Arcot and the Carnatic Wars

26 Feb


I visited Arcot town on 17 Feb 2017, which is 280 years after the above map was published.

In the 18th Century, “Arcot” was a feudal kingdom, part of the Mughal empire, the seat of the Nawab of the Carnatic, owing fealty to the Subahdar of the Deccan, Nizam-ul-Mulk.

Please see the attached map of the Nawabdom of Carnatic which borders the Kingdoms of Madurai and Thanjavur in the South, Mysore in the West and the settlements of Madras and Pulicat to the North.

Today, Arcot is a Taluk of Vellore District in Tamilnadu.

Robert Clive, who landed in Madras in June 1744, got an unexpected opportunity to dabble in Indian politics during the first two of the three Carnatic Wars.

The First Carnatic War between the English and French Companies in India coincided with the Wars of Austrian Succession (1740-48).

During the First Carnatic war, Robert Clive joined the Company Army where his leadership and initiative were noticed by his Commander, Major Stringer Lawrence.

The English and French realised the importance of naval support in the battles of the Carnatic War. England had an extra advantage in having a base in Bengal from where reinforcements and supplies could be delivered to the Cormandel Coast. The French Navy was anchored at a far greater distance in Mauritius in the Indian ocean.

During the Second Carnatic War, Chanda Sahib, the Nawab of Carnatic was besieging Trichinopoly with the support of Joseph Francois Dupleix, Governor of French India. Dost Ali, the English backed contender for Nawab of Carnatic was hiding out in Trichinopoly.

Robert Clive suggested to the new English Governor Thomas Saunders that an attack on Arcot would divert the attention and forces of Chanda Sahib away from Trichinopoly.

On 26 August 1751, with 200 Europeans and 300 sepoys, Clive marched from Madras to Arcot, a distance of 117 kilometres. He completed the forced march in 5 days, of which on the last day, the detachment marched in heavy rain. When Chanda Sahib’s troops heard of the determined English advance, they abandoned the Arcot Fort. Clive and his men easily occupied the fort, strengthened the fortifications and prepared the cannon left behind in readiness for the siege. He held out heroically for 53 days (Sept-Oct 1751) until the besieging force withdrew.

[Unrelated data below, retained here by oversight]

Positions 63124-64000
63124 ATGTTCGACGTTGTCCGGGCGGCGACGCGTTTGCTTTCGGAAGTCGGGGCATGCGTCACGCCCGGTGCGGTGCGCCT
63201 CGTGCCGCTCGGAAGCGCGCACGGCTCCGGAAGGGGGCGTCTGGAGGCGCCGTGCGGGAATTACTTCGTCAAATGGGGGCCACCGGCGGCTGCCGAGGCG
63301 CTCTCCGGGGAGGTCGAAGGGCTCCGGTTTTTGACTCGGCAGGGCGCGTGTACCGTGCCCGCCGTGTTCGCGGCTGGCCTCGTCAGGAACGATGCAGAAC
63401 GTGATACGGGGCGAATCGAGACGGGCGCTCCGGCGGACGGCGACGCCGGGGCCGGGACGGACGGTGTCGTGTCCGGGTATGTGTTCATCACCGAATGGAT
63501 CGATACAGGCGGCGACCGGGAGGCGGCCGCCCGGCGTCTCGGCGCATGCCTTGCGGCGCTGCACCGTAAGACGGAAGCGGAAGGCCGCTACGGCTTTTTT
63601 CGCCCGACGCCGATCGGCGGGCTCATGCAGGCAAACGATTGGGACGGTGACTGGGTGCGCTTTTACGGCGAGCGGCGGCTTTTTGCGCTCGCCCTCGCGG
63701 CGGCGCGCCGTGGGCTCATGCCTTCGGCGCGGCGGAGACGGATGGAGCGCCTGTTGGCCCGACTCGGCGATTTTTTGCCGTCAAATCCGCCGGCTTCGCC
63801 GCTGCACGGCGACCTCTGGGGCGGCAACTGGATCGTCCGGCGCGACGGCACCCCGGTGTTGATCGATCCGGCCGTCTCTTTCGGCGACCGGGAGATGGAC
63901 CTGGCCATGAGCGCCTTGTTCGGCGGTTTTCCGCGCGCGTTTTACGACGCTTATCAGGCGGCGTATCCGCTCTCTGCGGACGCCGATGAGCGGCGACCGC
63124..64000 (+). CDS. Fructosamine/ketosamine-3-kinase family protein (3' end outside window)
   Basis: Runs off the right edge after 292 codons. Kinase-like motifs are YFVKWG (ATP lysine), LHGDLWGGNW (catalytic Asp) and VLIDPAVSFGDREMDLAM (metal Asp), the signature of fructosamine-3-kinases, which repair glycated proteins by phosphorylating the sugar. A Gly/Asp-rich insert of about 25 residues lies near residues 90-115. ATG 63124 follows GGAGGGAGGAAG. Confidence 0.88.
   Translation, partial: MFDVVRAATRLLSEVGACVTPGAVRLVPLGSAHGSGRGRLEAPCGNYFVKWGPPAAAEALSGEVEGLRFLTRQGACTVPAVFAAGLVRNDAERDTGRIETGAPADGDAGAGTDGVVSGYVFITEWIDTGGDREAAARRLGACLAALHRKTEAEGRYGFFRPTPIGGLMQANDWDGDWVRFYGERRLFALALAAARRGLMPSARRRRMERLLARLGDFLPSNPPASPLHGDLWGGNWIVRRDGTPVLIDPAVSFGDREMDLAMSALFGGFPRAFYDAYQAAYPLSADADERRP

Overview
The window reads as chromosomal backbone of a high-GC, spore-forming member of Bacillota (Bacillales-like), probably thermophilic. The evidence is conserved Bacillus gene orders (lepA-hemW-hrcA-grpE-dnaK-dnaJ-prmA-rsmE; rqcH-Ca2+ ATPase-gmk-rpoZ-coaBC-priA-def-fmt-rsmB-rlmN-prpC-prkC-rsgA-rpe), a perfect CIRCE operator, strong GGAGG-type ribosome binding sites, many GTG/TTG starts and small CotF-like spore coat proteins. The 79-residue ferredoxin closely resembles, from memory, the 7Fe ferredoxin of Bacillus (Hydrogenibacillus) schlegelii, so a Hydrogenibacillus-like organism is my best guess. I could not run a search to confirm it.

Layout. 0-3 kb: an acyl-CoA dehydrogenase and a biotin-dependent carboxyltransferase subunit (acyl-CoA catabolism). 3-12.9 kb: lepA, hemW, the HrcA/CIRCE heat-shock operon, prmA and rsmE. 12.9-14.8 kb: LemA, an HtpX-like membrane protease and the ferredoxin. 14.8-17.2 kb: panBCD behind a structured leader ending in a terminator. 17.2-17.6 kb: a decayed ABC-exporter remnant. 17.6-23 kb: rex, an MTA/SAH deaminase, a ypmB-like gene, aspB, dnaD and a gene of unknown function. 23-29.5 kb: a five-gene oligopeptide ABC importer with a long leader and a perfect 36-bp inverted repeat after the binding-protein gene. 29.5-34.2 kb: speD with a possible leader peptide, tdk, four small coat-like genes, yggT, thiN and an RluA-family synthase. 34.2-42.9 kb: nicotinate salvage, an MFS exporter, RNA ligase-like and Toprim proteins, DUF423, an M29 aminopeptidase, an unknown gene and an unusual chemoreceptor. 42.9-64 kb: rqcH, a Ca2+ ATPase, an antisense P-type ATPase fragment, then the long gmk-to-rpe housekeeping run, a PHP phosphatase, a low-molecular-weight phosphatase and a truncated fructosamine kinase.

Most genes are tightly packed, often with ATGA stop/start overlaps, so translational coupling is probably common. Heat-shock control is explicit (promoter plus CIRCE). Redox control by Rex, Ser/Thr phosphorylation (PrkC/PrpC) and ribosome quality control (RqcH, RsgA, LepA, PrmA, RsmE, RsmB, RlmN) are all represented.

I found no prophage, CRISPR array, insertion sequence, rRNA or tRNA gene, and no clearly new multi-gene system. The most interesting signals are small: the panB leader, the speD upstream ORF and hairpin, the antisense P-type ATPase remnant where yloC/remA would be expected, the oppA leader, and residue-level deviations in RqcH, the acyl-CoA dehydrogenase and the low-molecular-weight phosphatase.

It is reported that he lived in the small room above Delhi Gate of Arcot Fort. Please see map of Arcot Fort.

As expected by Clive, Chanda Sahib sent his son, Raju Sahib with a large force to Arcot. He arrived at Arcot on 23rd September 1751 and besieged the fort.

While Governor Saunders was organising a relief of Arcot, on 14 Nov 1751, Raju Sahib’s troops concentrated on the breach in the walls of the fort. Elephants were used to batter the Delhi Gate. Heavy musket fire from the defenders of the fort caused the elephants to turn back and create confusion in the ranks.

Robert Clive distinguised himself in this siege, at one point even manning a cannon himself and firing several rounds into the besieging army.

The next day Raju Sahib marched away with his army leaving behind several of his guns and ammunition which were captured by the English army.

On 3 Dec 1751, Clive followed up the siege by engaging Raju Sahib’s army at Arani, 28 km to the south of Arcot and defeating it.

The Siege of Arcot and the Battle of Arni considerably increased the prestige of Robert Clive and the English Army.

Timeline of Carnatic Wars:

First Carnatic War: 1746-1748
Second Carnatic War: 1749-1754
Third Carnatic War: 1756-1763


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